|Year : 2012 | Volume
| Issue : 3 | Page : 152-154
An unusual case of extra-abdominal desmoid tumour of the finger
V Navaneeth, R Vaithianathan, R Santhanam
Department of Surgery, Mahatma Gandhi Medical College and Research Institute, Pondicherry, India
|Date of Web Publication||11-Jan-2013|
Flat 5, Nallam Mansion, 49 Anna Nagar Main Road, Anna Nagar, Pondicherry - 605 005
Source of Support: None, Conflict of Interest: None
Extra-abdominal desmoid tumour is a rare tumour and involvement of the finger is extremely rare. These are generally non-metastasizing lesion of mesenchymal origin composed of fibrous tissue with locally aggressive proliferative behaviour. We report a case of extra-abdominal desmoid in a sixty year year old lady involving the right index finger. The swelling was slowly increasing in size over a period of eleven years and involved almost the entire length of the finger. A disarticulation at the second metacarpophalangeal joint was done and histopathological examination confirmed it to be a desmoid tumour.
Keywords: Desmoid tumour, extra-abdominal desmoid, excision
|How to cite this article:|
Navaneeth V, Vaithianathan R, Santhanam R. An unusual case of extra-abdominal desmoid tumour of the finger. J Sci Soc 2012;39:152-4
| Introduction|| |
Desmoid tumours are rare, benign, but locally aggressive clonal fibroblastic proliferations arising from the deep soft tissues. These are characterized by infiltrative growth with a tendency for local recurrence, but without any risk for distant spread.  This tumour accounts for 0.03% of all tumours and 3% of soft-tissue tumours with annual incidence of 2-4 cases per million.  Based on the aetiology, desmoid tumours are classified into three biologic groups: Sporadic, those associated with familial adenomatous polyposis syndrome and the familial group. Based on the anatomical location they are divided into intra-abdominal, abdominal wall desmoid and extra-abdominal type. Extra-abdominal desmoid is a very rare tumour and involvement of finger is extremely unusual and only very few cases have been reported in the literature.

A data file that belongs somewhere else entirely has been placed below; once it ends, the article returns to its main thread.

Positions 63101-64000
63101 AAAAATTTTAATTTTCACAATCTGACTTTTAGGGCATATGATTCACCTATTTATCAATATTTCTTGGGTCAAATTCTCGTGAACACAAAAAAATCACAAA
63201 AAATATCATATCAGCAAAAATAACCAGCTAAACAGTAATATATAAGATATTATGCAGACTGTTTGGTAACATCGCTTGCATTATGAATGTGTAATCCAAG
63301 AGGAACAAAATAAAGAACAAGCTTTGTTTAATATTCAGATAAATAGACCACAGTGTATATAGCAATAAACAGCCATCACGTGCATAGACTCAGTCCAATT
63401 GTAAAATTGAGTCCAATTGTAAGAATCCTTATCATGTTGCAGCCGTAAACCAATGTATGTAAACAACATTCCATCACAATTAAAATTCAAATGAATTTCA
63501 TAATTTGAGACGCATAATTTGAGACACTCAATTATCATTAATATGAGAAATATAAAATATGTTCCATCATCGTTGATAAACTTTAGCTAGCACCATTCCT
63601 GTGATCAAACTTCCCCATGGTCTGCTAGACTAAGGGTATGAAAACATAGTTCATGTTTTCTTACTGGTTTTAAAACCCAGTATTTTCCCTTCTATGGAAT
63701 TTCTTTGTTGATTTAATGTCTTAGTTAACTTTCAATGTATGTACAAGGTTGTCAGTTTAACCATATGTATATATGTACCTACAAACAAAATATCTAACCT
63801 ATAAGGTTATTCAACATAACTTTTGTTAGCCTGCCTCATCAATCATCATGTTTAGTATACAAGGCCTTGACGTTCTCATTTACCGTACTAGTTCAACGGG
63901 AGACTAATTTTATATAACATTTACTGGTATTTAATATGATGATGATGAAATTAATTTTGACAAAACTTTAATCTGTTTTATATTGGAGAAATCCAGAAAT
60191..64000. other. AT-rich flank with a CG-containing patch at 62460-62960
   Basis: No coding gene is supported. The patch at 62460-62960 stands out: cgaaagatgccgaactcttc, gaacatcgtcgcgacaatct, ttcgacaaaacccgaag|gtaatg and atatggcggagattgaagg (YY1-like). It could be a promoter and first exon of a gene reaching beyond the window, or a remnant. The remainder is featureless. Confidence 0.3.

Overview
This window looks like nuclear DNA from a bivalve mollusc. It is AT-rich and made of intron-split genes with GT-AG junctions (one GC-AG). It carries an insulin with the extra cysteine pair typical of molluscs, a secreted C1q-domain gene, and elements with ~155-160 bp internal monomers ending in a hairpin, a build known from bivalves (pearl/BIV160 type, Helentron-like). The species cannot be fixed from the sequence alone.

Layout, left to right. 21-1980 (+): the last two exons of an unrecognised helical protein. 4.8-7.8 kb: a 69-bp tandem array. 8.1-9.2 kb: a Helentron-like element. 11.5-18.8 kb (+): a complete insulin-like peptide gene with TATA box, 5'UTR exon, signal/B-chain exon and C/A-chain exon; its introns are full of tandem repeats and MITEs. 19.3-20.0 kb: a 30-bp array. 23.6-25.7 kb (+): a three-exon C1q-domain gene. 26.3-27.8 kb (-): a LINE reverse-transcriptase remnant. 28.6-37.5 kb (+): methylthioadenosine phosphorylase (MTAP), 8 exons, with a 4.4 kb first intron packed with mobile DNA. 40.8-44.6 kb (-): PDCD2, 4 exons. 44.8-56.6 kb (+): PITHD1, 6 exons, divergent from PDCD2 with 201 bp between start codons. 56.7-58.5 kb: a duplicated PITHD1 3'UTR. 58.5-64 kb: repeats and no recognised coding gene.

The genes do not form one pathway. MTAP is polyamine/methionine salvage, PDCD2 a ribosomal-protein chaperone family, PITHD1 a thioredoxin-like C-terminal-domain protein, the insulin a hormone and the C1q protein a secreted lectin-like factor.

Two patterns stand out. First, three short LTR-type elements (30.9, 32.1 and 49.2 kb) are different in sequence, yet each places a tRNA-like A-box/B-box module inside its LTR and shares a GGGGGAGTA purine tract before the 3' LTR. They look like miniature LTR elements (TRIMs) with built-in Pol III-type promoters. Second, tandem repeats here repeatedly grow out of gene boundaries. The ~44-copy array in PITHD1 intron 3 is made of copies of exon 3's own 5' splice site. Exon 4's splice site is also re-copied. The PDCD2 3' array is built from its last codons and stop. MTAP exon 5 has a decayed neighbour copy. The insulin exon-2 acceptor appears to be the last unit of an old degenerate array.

| Case Report|| |
A sixty year old woman, working at a quarry, presented with a swelling arising from her right index finger of eleven years duration. There was history of recent trauma to this finger while at work and this led to ulceration at summit of the lump. Examination revealed an ulcerated, fleshy tumour of size 9 cm × 7 cm, involving the distal two thirds of the index finger [Figure 1]. Radiography of the hand showed no bony involvement [Figure 2]. Core biopsy of the swelling revealed features of benign spindle cell tumour.
A disarticulation at the second metacarpophalangeal joint was carried out as the finger was painful and non-functional. The histopathological examination showed features of desmoid tumour with proliferating stellate to spindle cells arranged in whorling patterns of fibroblast and myofibroblasts [Figure 3]. There were no nuclear atypia and hyperchromasia and the cells were strongly positive for vimentin.
| Discussion|| |
Desmoid tumour is also known as well differentiated fibroblastic tumour arising from the connective tissues of muscles, fascia, aponeurosis or periosteum.  It is a locally aggressive tumour, well known to invade nearby structures and can cause compression of the intestines, ureters, other viscera, major vessels and nerves.  Considering their rarity in clinical practice, desmoid tumours are often wrongly diagnosed. These can present with typical clinical features of soft tissue tumours and can mimic fibrosarcomas, synovial sarcomas or neurofibromas. A definitive diagnosis will be aided by a complete histopathological assessment of the tumour. The microscopic aspect is typically that of uniform bundles of spindle-shaped fibroblasts and collagen depositions with an acellular centre and absence of pseudocapsule. Macrophages, giant cells and lymphocytes are present peripherally. 
Currently, multidisciplinary approach is necessary for the management of desmoid fibromatosis. A surgical approach with complete excision and clear margins is the only effective method of cure, with the lowest incidence of recurrence. Amputation is reserved for refractory cases and when the extremity or the digit is non-functional or chronically painful.
Many non surgical options like chemotherapy, tamoxifen, imatinib, interferon, anti-inflammatory agents and theophylline have all been tried with some success in non resectable cases.  These tumours express oestrogen receptors and hence treatment with tamoxifen, gonadotropin-releasing hormone agonists or aromatase inhibitors is known to produce regression in some patients.  Surgical resection may be contraindicated in patients with recurrent extra-abdominal desmoid tumours. Here, a combination regimen of methotrexate with either vinblastine or vinorelbine has been found effective for tumour control. Radiation therapy has also been employed to manage recurrent disease or as primary therapy to avoid mutilating surgical resection. ,
| Conclusion|| |
In conclusion, the occurrence of desmoid tumours in the limbs is extremely uncommon. They are commonly mistaken for other soft tissue tumours due their clinical or imaging findings. One should always rule out desmoid tumour for swellings arising from the extremities, especially with indolent clinical presentation. The correct diagnosis should be established based on histological confirmation.
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[Figure 1], [Figure 2], [Figure 3]